The California Youth Connection has announced Robin Allen as its new interim executive director, following a chaotic few weeks for the foster youth advocacy group that saw former director Haydee Cuza resign after laying off more than half of the organization’s staff in the middle of a global pandemic.
“I’m happy to step back in to provide some stability and healing and keep us moving forward on CYC’s incredible mission,” Allen said in an interview with The Imprint on Monday.
She said one of her first jobs will be to help the group’s 900 members, staff and adult supporters tackle technology and communication challenges during the pandemic so members can resume their advocacy, organizing and training work at the county and state levels.
For 25 years, Allen worked for the statewide association of Court Appointed Special Advocates, including 12 years as executive director. Most recently, she worked with the San Francisco-based Youth Law Center on its Quality Parenting Initiative team, an effort to improve caregiving for foster children. Allen served as interim executive director of California Youth Connection in 2015 and 2016, before Cuza took over. She is slated to start her new job on Friday.
“We are excited to welcome Robin back and look forward to healing, renewal and growth as we continue to live our mission and provide advocacy by, for and on behalf of California youth in foster care — especially during this challenging time for our state, country and world,” the California Youth Connection board said in a news release circulated by Loretta Kane of Camino Public Relations, the firm hired to help navigate public messaging following the mass layoffs and Cuza’s resignation last month.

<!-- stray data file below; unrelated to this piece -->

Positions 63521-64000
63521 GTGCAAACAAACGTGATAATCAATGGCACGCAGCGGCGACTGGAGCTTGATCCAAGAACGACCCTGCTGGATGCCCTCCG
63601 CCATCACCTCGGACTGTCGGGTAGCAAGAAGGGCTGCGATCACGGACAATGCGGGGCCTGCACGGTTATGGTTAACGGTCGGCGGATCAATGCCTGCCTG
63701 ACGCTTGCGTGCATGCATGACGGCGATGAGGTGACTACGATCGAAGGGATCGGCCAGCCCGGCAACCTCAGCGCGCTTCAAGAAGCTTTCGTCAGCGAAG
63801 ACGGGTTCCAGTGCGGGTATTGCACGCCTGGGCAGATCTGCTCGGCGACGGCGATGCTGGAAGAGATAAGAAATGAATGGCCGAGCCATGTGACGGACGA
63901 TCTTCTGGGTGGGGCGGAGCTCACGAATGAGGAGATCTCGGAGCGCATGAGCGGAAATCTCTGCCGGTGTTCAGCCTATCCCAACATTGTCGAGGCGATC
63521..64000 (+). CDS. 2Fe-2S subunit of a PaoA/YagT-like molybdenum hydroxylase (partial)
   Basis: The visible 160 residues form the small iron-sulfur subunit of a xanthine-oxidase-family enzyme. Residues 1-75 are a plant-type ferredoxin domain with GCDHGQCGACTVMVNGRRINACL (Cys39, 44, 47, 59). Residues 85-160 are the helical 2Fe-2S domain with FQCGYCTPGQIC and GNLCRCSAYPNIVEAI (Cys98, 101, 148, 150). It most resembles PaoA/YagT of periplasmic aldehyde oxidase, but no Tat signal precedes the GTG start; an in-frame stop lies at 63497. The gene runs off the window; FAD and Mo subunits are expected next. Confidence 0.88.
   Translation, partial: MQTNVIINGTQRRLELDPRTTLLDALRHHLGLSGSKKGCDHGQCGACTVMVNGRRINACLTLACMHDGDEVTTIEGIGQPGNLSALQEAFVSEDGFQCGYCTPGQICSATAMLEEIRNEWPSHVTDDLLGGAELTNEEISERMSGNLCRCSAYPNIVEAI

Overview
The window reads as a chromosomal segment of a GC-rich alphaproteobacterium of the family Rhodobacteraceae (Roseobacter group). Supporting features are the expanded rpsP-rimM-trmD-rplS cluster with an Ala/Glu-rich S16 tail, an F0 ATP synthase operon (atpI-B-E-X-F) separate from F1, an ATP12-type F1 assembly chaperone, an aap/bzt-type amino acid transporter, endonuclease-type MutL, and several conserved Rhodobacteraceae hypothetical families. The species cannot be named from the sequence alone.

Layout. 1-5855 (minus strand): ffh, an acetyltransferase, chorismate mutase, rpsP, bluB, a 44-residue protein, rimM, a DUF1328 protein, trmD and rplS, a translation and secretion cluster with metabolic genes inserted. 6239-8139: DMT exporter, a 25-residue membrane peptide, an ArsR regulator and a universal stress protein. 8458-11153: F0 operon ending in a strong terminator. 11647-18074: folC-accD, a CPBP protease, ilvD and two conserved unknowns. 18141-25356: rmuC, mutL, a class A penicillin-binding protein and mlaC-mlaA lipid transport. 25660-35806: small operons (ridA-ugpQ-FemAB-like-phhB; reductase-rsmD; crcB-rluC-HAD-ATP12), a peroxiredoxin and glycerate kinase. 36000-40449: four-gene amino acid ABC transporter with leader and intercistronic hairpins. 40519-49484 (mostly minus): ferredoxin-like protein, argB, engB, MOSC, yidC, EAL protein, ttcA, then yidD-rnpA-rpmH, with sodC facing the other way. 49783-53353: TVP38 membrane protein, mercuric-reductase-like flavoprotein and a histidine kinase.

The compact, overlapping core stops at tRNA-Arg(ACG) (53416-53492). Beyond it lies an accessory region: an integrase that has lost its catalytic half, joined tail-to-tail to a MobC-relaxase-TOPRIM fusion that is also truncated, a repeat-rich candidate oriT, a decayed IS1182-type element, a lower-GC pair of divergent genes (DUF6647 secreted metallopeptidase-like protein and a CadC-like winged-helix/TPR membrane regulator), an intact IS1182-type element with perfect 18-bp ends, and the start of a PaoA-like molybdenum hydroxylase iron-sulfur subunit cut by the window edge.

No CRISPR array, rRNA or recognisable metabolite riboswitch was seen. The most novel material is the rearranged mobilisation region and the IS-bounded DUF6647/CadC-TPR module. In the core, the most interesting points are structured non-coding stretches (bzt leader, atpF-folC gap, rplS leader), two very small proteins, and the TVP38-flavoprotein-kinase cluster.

Cuza, who had led CYC since 2016, resigned March 30 after an uproar from CYC members and supporters who were outraged at her decision to lay off 10 of the organization’s 17 employees — most of them former foster youth — in the middle of the economic shutdown caused by the coronavirus pandemic.
Cuza said the moment provided the right opportunity for the more than 30-year-old organization to take an “intentional pause” to restructure into “CYC 3.0.”
Less than a week after the layoffs, the board announced Cuza would be leaving the role immediately. And on April 6, the board announced that the laid-off workers had all been asked to return to their positions.
Vanessa Hernandez, CYC’s deputy director and one of the employees let go by Cuza and then rehired, said she was pleased with the board’s decision to bring Allen back on board.
“I’m excited to work with Robin Allen again,” Hernandez said. “I’ve witnessed her ability to engage members directly and hold space in such a compassionate way — something I really admire.”
As she returns to a familiar role with the organization, Allen said CYC’s role is more important than ever at a time when the coronavirus has limited the ability of California’s child welfare system to work well.
“We can make all kinds of plans and think that we’re doing a good job,” Allen said. “But if we don’t know that the young people in care in our counties are getting what they need, and if they aren’t telling us how they need to get it, then they’re just out there adrift.”